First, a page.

Forex quotes display two ratios, a higher asking price and a lower bid price. The last two decimals are often drawn in very large print, with the smallest price increment called a pip (percentage in point). Profits and losses are calculated by the number of pips taken or lost after the position is closed. All positions start with a small loss because traders have to buy at the asking price and sell at the bid price, with the distance between the two numbers called the spread.
This is a normal operating procedure because most forex brokers charge no commissions or fees for trade execution, instead relying on the bid/ask spread as their main source of income. Major currency pairs typically display narrower spreads than minor pairs but many brokers now offer fixed spreads, meaning they won’t expand and contract in reaction to market conditions, even if it’s to your advantage.
Traders need to choose lot sizes for their forex positions. A lot denotes the smallest available trade size for the currency pair. $100,000 is considered a standard 100k lot when trading the U.S. dollar and used to be the smallest position allowed at many forex brokers. That’s changed with the introduction of mini lots at 10,000 units ($10,000 when trading USD) and micro-lots at 1,000 units ($1,000 when trading USD).
The larger the unit size, the fewer pips needed to make a profit or take a loss. You can see how this works in the following example, in which both trades earn the same profit.
- A standard EUR/USD pip = .00001
- You “make” 1 pip when buying $100,000 EUR/USD at 1.23000 and selling at 1.23001
- (0.00001/1.23000) x 100,000 = $8.10 per pip x 1 pip = $8.10 profit
- You “make” 10 pips when buying $10,000 EUR/USD at 1.23000 and selling at 1.23010
- (0.00001/1.23000) x 10,000 = 81 cents per pip x 10 pips = $8.10 profit
Of course, the sword cuts both ways because a long or short trade with a large unit size moving against you will generate losses more quickly than a trade with a small unit size. That means it’s important to study your new pursuit in detail before you jump in with real money and develop risk management skills that include correct position sizing, holding periods and stop loss techniques. Free pip calculators, which are widely available on the Internet, can help tremendously with this task.
What Is “Margin”?
New forex accounts are opened as margin accounts, letting clients buy or sell currency pairs with a total trade size that is much larger than the money used to fund the account. U.S. brokers typically allow individuals to open accounts for as low as $100 to $500 while offering up to 50:1 margin, providing significant leverage, which is another way of saying your trade size will be larger than the current account balance.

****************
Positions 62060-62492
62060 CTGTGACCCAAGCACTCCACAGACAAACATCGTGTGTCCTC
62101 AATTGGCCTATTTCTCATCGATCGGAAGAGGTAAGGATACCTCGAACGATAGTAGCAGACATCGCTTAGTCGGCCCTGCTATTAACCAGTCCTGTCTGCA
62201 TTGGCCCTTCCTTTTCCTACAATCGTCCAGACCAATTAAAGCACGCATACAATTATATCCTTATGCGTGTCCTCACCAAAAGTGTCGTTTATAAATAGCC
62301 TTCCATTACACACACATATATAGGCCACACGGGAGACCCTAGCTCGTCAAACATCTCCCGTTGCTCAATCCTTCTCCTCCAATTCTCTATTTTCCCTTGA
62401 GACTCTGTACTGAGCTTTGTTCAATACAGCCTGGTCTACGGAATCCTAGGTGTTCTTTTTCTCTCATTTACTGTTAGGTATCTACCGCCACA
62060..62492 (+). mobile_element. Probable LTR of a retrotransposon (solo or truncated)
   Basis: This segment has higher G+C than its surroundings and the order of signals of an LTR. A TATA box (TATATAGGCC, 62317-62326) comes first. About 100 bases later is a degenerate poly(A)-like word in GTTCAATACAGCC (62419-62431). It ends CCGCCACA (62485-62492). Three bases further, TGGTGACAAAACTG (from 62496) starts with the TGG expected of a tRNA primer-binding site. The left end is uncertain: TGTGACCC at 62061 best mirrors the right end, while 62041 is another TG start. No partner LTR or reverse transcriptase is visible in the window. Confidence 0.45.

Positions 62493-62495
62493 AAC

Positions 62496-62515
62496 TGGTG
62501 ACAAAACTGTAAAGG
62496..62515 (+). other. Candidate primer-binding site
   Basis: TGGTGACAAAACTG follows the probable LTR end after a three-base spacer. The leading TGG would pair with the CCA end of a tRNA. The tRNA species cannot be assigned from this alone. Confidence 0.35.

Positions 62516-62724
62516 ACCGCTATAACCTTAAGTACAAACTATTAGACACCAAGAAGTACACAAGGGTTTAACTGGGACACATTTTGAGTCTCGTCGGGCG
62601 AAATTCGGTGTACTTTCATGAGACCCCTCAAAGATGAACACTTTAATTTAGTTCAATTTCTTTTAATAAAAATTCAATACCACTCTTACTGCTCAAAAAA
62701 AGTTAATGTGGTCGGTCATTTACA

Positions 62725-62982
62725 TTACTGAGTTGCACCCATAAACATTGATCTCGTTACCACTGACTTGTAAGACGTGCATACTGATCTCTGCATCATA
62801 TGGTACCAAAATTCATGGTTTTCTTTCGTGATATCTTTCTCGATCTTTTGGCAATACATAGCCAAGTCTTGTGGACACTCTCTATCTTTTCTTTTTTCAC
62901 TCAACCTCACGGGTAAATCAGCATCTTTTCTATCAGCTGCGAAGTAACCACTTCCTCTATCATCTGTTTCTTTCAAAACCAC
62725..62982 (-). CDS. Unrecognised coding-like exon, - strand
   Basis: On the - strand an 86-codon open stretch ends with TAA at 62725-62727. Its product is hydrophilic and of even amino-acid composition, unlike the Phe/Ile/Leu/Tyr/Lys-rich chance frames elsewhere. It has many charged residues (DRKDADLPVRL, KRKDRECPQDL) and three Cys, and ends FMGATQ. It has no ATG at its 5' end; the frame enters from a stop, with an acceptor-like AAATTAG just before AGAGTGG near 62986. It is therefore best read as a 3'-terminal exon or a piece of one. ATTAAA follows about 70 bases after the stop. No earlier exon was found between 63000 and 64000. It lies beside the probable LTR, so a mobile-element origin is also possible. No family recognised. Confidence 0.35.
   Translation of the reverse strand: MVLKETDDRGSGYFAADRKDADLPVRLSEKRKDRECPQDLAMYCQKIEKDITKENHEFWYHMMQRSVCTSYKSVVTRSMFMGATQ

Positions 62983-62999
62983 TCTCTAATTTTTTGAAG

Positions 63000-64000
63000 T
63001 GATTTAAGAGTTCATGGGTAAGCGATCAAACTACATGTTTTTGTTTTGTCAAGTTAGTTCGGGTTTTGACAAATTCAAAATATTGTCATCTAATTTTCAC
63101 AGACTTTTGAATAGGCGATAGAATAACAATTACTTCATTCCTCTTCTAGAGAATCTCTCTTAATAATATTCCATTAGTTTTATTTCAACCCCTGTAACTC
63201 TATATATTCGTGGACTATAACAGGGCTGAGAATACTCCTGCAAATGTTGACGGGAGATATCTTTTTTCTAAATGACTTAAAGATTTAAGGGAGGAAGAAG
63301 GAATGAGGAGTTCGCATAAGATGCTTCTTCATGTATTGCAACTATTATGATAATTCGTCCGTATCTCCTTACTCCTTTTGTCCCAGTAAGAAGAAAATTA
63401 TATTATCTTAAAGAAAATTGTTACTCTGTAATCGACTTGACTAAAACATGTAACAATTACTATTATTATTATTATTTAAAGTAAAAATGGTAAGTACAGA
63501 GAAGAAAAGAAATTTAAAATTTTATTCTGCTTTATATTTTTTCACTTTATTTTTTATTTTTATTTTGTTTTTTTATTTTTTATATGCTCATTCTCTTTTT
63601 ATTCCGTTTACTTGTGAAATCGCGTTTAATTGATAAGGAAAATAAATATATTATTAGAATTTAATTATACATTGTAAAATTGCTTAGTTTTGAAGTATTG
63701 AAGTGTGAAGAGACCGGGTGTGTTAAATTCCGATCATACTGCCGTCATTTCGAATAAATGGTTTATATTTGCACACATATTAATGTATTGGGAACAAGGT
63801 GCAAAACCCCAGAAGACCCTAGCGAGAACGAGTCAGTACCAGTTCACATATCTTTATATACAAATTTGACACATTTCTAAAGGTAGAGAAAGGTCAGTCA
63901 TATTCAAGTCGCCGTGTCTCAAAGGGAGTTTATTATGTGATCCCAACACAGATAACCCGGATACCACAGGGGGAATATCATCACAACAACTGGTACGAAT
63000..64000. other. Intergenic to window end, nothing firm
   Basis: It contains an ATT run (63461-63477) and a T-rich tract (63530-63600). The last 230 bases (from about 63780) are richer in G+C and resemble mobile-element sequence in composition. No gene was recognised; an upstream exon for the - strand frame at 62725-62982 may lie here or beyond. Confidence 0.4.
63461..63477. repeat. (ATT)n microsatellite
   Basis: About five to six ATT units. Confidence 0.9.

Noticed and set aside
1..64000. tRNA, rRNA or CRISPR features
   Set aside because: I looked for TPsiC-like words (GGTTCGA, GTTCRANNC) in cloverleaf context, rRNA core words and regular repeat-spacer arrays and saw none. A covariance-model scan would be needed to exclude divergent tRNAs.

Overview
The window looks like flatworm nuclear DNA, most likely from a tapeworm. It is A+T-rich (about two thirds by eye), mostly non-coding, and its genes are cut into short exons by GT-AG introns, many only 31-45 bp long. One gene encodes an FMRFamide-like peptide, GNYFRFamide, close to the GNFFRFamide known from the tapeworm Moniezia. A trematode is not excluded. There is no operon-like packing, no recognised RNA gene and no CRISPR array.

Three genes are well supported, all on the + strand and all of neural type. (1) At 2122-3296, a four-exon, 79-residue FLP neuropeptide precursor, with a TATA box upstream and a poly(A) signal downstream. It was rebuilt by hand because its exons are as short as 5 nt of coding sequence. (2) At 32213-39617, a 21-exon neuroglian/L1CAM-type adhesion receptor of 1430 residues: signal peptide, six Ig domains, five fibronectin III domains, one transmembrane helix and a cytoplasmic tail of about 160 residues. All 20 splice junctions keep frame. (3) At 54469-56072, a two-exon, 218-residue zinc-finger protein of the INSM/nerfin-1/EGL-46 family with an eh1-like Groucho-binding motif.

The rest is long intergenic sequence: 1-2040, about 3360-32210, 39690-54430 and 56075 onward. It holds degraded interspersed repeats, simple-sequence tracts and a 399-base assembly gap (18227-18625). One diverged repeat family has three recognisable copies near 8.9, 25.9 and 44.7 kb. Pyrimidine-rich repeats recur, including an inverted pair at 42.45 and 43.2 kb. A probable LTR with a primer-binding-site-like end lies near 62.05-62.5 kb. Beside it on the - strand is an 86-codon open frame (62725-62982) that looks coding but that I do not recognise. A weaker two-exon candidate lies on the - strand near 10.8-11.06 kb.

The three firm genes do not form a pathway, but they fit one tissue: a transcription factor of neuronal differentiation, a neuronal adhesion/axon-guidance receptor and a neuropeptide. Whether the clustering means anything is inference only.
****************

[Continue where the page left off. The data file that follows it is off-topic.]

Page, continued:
A $500 account at a 50:1 margin broker, for example, lets the forex trader place long and short bets up to $25,000, or 2.5 times the mini lot size. Leverage can be risky, with the power to wipe out accounts overnight, but a high margin makes sense because currencies tend to move slowly in quiet times and carry little default risk, meaning the dollar or euro is unlikely to go to zero. Even so, forex volatility can escalate to historic levels during crisis periods, like the wild British pound and euro gyrations in 2016 after Brits voted to leave the European Union.
Unlike stockbrokers, forex brokers charge no interest for using margin, but positions held overnight will incur rollover credits or debits, determined by the relationship between interest rates in the currencies that comprise the pair. Total trade value determines the credit or debit in this calculation, not just the portion over the account balance. At the simplest level, the trader will get paid nightly when holding a long position in the higher interest-bearing currency and will pay nightly when holding a long position in the lower interest-bearing currency. Reverse this calculation when selling short.
Tips on Picking a Forex Broker
Take your time when looking for a reliable forex broker to make sure your money and trades will be handled appropriately. All U.S. forex brokers must register with the National Futures Association (NFA), a self-regulating government body intended to provide transparency. Go to the NFA website to verify the broker’s compliance and look for complaints or disciplinary actions that could affect your final decision.